If you thought that the market's latest short was the first of its kind, you're highly mistaken. Hedge funds and institutional investors have been shorting stocks for centuries both domestically and abroad. In 2008 — smack dab in the middle of the Great Recession — one stock reaped the capital of a short squeeze — Volkswagen.
If the Volkswagen story tells us anything, it's that market manipulation can come from both sides of the table.
Explaining the Volkswagen short squeeze of 2008
Around 2006, Porsche decided that it wanted to get more voting rights and decision-making power as a Volkswagen business partner. The company ensured this through investments. After purchasing Volkswagen shares in swarms, the stock started to steadily increase over a few years by hundreds of a percent.
Hedge funds saw this and thought that Volkswagen stock was majorly overvalued. So, they shorted the stock in much the same fashion that we have seen with AMC, Blackberry, GameStop, and more.
By late 2008, short positions were 12 percent above outstanding shares. But since most of Volkswagen's shares were reserved for institutional and governmental shareholders, there was a disparity in purchasing power.
Hedge funds lost about $30 billion, while Porsche made bank.
However, the interesting thing is that the squeeze didn't last. Most hedge funds maintained their positions and they were rewarded by a 70 percent dip just one month after the Volkswagen squeeze.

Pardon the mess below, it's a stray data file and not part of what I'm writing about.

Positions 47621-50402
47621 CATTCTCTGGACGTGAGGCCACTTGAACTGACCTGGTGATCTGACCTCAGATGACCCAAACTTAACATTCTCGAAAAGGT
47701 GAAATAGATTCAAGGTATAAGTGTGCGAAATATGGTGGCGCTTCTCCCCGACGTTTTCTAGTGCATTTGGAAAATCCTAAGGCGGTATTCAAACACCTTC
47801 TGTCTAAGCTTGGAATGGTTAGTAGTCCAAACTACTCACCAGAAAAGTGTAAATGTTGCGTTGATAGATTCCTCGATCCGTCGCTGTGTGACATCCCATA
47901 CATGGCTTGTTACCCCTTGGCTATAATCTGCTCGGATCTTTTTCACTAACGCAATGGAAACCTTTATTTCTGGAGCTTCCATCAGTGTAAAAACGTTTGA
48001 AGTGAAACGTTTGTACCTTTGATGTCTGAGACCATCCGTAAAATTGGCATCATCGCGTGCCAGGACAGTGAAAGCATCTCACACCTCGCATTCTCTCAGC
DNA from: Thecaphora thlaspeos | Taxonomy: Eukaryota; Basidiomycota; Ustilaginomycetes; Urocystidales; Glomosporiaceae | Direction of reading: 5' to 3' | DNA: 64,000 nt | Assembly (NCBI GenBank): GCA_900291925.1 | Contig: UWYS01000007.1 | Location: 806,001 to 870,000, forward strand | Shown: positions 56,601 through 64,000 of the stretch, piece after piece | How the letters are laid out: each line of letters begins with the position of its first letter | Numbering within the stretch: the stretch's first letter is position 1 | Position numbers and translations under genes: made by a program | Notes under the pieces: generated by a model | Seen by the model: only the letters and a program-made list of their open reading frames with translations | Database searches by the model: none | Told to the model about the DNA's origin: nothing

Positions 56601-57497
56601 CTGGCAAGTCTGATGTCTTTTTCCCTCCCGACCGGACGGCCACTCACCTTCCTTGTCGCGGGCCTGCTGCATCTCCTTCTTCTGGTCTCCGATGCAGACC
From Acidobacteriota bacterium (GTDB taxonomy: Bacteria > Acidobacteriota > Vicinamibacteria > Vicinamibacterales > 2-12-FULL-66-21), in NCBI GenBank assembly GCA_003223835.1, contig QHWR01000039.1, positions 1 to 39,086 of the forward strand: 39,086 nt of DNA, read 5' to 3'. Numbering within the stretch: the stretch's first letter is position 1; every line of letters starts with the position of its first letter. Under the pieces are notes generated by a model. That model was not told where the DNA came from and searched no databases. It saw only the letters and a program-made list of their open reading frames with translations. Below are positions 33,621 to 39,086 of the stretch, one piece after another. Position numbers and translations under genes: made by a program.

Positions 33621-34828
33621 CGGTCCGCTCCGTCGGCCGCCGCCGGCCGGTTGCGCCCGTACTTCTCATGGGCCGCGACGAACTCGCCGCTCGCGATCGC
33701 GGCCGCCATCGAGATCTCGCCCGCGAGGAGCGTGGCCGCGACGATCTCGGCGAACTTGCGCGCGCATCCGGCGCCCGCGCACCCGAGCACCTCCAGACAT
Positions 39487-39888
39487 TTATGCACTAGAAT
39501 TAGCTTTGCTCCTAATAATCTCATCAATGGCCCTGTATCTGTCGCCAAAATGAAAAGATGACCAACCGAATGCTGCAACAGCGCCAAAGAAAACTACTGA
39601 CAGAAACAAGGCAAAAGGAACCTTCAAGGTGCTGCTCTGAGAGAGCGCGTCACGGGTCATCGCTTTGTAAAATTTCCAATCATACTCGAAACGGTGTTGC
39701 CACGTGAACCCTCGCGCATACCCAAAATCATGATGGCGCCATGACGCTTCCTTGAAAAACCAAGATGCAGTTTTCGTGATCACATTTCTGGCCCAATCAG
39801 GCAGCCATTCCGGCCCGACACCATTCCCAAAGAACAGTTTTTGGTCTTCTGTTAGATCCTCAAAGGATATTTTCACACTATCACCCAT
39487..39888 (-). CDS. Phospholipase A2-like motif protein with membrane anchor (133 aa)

How long the Volkswagen short squeeze lasted
The bulk of the Volkswagen short squeeze lasted just four days, after which shares had fallen 58 percent from their peak. However, it took weeks for VW stock to falter enough for most of the squeeze to have been returned to hedge funds at last.
A visual chart of the Volkswagen short squeeze
Here, you can see that the Volkswagen share price faltered to about the same level that it was at 60 days before the peak, and it only took another 60 days to do so. We have yet to see how things with GameStop (and other squeezed stocks from early 2021) will play out.
The Volkswagen short squeeze puts GameStop into perspective
One of the hedge funds that shorted GameStop ("GME" on the NYSE) is called Melvin Capital. Over the course of January 2021, Melvin lost a massive 53 percent of its assets under management. Most of the loss impacts wealthy investors, but it also impacts pensioners operating under the hedge fund.
On the other side of the coin, some retail investors who bet against the shorts (did the squeezing) won big, while others went in at the peak and have lost comparative fortunes.
Dissimilar to Volkswagen's 2008 escapade, the modern-day short squeeze was more dramatic. Most hedge funds covered their positions, and some even went so far as to swear off shorting from here on out. All the while, retail investors either won or lost, but it seems the latter category might be on the uptick.